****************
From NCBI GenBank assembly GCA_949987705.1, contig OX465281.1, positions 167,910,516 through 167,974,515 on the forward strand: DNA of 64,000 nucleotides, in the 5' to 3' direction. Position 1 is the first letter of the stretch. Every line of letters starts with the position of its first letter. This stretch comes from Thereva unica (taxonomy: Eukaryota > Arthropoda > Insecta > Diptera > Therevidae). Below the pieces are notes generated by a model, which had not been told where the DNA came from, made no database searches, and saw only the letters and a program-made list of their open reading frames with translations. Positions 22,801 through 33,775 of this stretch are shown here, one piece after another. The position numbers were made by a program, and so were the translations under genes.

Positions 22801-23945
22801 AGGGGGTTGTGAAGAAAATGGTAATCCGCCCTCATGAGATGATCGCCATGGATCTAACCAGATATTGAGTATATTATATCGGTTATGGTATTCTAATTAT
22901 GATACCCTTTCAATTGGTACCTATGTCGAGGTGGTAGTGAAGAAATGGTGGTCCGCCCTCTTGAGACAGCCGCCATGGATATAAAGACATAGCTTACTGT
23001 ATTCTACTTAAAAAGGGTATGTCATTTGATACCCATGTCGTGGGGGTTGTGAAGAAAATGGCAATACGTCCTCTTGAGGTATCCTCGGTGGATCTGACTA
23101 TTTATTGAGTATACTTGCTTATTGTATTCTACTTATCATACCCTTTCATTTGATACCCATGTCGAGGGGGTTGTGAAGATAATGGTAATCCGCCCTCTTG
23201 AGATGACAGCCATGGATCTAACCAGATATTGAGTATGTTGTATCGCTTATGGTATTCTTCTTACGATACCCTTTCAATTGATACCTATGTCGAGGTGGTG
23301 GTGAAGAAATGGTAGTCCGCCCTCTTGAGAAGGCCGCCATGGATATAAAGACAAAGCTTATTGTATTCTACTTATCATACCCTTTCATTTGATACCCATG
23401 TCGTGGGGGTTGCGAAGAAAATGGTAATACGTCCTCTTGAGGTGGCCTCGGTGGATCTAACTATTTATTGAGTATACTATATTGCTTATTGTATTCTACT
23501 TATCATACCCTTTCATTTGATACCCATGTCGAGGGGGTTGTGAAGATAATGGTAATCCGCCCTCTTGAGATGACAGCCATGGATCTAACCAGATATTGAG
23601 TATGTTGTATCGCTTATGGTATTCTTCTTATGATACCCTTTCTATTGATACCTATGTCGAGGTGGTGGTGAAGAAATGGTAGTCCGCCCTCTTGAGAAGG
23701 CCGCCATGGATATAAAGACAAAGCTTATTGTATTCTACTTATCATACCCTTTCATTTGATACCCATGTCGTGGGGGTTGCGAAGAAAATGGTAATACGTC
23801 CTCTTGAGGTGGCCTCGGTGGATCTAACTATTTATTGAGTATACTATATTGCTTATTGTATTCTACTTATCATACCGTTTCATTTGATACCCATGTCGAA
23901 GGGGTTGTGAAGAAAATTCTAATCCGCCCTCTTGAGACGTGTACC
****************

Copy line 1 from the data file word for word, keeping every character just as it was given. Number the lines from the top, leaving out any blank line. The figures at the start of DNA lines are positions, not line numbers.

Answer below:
From NCBI GenBank assembly GCA_949987705.1, contig OX465281.1, positions 167,910,516 through 167,974,515 on the forward strand: DNA of 64,000 nucleotides, in the 5' to 3' direction. Position 1 is the first letter of the stretch. Every line of letters starts with the position of its first letter. This stretch comes from Thereva unica (taxonomy: Eukaryota > Arthropoda > Insecta > Diptera > Therevidae). Below the pieces are notes generated by a model, which had not been told where the DNA came from, made no database searches, and saw only the letters and a program-made list of their open reading frames with translations. Positions 22,801 through 33,775 of this stretch are shown here, one piece after another. The position numbers were made by a program, and so were the translations under genes.